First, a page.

The Art of Letting Go 学会选择,懂得放下

赖彩云 Jessy Lai Chai Yun-letting go
[vc_row type=”in_container” scene_position=”center” text_color=”dark” text_align=”left” overlay_strength=”0.3″][vc_column column_padding=”no-extra-padding” column_padding_position=”all” background_color_opacity=”1″ background_hover_color_opacity=”1″ width=”1/2″][vc_column_text]The Art of Letting Go

The more I experience life and the busier I get, the more I understand the importance of letting go of things that do not matter. Certain people’s opinions do not matter. Certain events are not worth attending. Some arguments are not worth having, and there are some business ideas that are just not worth investing in.

In fact, I would say one of the most valuable lessons I learned throughout my career, is to have the pesistence to pursue what matters, the courage to say no to things that do not matter, and the wisdom to differentiate the two.

Why is this so important? In short, all of us has a limited amount of time and energy, and we have to pick and choose where we direct our energy to. The less you care about things that do not matter, the more energy you can channel into truly important things.

Nevertheless, I understand that differentiating what you should and should not care about can be difficult. For me, a general rule of thumb is to ask myself: what is the ultimate goal or purpose of my life, and how does this decision affect that?

When I was much younger, I waited patiently on the sidelines of life. I wanted to be liked and approved of, and often I was not sure of myself or my own judgment or things. That led me to ask for permission to do things—and if I have a great idea that was not well received, I would give up on that idea anyway. Now, I learned that if I want to take control of my life, I need to fully own myself. I owe no one anything except to be morally upright, honest and kind. I have stopped asking for permission, and ever since then I have a new found freedom to truly explore what I want in life. Remember, advice and opinions of others can be valuable, but you need to know who’s the true owner of your fate.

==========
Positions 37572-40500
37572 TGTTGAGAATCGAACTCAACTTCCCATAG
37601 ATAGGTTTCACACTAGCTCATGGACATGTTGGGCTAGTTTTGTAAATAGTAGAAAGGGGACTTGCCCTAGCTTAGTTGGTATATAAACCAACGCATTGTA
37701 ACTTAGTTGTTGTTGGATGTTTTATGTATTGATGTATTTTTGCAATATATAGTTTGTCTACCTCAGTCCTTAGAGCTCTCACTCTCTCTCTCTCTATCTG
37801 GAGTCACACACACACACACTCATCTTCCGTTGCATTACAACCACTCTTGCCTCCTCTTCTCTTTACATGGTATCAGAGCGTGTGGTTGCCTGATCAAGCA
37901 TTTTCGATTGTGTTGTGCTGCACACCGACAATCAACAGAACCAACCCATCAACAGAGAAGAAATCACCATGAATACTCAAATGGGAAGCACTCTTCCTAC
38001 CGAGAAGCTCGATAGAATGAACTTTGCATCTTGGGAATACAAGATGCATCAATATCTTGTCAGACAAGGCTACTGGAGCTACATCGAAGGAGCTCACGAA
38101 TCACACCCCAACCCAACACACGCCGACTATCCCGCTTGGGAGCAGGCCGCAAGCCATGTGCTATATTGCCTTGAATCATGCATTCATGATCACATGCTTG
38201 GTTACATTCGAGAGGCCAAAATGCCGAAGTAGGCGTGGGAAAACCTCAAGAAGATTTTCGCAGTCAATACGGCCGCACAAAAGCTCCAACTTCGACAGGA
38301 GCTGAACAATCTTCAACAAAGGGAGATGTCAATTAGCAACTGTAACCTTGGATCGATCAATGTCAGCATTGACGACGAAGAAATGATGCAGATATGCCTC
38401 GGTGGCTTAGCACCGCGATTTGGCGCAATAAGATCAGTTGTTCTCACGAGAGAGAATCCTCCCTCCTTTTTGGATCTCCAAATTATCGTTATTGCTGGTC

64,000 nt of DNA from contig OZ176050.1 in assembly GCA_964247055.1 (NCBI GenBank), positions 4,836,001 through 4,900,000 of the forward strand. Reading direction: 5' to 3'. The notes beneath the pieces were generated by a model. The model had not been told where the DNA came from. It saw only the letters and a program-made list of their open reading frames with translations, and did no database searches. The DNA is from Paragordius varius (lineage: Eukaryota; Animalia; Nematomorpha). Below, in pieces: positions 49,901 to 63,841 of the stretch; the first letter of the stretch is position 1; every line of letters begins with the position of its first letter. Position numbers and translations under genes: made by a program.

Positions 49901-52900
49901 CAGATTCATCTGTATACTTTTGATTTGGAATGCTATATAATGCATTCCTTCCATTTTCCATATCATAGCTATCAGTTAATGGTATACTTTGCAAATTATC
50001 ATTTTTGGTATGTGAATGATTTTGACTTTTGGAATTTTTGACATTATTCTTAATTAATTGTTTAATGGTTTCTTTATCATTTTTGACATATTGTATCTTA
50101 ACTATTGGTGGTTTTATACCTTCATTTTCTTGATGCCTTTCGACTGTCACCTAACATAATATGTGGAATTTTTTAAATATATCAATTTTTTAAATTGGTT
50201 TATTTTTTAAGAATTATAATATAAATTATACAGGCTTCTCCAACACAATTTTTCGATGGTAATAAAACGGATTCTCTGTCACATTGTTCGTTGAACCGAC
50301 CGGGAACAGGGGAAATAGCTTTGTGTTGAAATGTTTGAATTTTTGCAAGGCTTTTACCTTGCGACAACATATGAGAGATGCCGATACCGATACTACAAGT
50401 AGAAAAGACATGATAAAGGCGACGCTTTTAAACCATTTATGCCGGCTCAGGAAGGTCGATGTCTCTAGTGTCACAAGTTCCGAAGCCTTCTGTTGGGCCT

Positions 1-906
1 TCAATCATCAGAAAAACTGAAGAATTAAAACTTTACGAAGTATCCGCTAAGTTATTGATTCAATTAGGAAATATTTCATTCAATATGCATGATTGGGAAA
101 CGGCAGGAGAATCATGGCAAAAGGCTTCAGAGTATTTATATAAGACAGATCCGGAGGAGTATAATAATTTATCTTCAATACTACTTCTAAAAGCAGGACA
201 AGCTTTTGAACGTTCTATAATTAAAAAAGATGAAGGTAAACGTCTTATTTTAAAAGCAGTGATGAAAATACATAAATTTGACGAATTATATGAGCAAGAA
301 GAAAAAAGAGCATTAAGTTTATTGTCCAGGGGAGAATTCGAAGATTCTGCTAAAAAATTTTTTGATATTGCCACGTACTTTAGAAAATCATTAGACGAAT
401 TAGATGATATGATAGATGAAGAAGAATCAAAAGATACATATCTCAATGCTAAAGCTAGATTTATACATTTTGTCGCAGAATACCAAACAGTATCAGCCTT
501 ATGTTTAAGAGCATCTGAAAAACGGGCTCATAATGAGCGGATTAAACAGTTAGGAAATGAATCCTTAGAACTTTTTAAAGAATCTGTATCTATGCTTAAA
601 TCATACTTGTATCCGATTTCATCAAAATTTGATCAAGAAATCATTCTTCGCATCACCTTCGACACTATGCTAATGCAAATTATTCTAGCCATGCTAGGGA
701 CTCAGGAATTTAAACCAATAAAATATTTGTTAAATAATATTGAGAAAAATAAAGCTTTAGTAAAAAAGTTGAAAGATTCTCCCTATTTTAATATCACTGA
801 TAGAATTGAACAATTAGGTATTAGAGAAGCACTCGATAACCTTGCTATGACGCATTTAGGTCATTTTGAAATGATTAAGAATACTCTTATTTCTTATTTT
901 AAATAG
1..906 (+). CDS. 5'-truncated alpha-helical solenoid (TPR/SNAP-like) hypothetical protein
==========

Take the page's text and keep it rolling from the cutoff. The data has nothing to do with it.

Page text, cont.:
It has not been an easy journey. I believe almost everyone goes through that phase in life where others’ validation and liking means the world to us. It could be our family members’ opinions, our teachers and mentors, our bosses, the shareholders of your company, and even the public. To different extents, at some point we all need to be “liked” by others. We work so hard to please people, even when they don’t matter.

A few years back when I was faced with huge adversity in my career, I learned that “being liked” is hardly as important as doing the right thing. These days I choose to be involved in a lot of charity work precisely because of this realisation. Some might say that I’m foolish, because charity and social responsibility doesn’t make money. Yet I have learned that making money alone is not fulfilling, unless I know that the money is going to a good cause. This is the art of knowing to let go—giving up things that don’t matter for those that do.

What are some things that you need to let go off? Are you being overly dependent on the validation of others? As usual, comments are welcome! I would love to chat. [/vc_column_text][/vc_column][vc_column column_padding=”no-extra-padding” column_padding_position=”all” background_color_opacity=”1″ background_hover_color_opacity=”1″ width=”1/2″][vc_column_text]学会选择,懂得放下



















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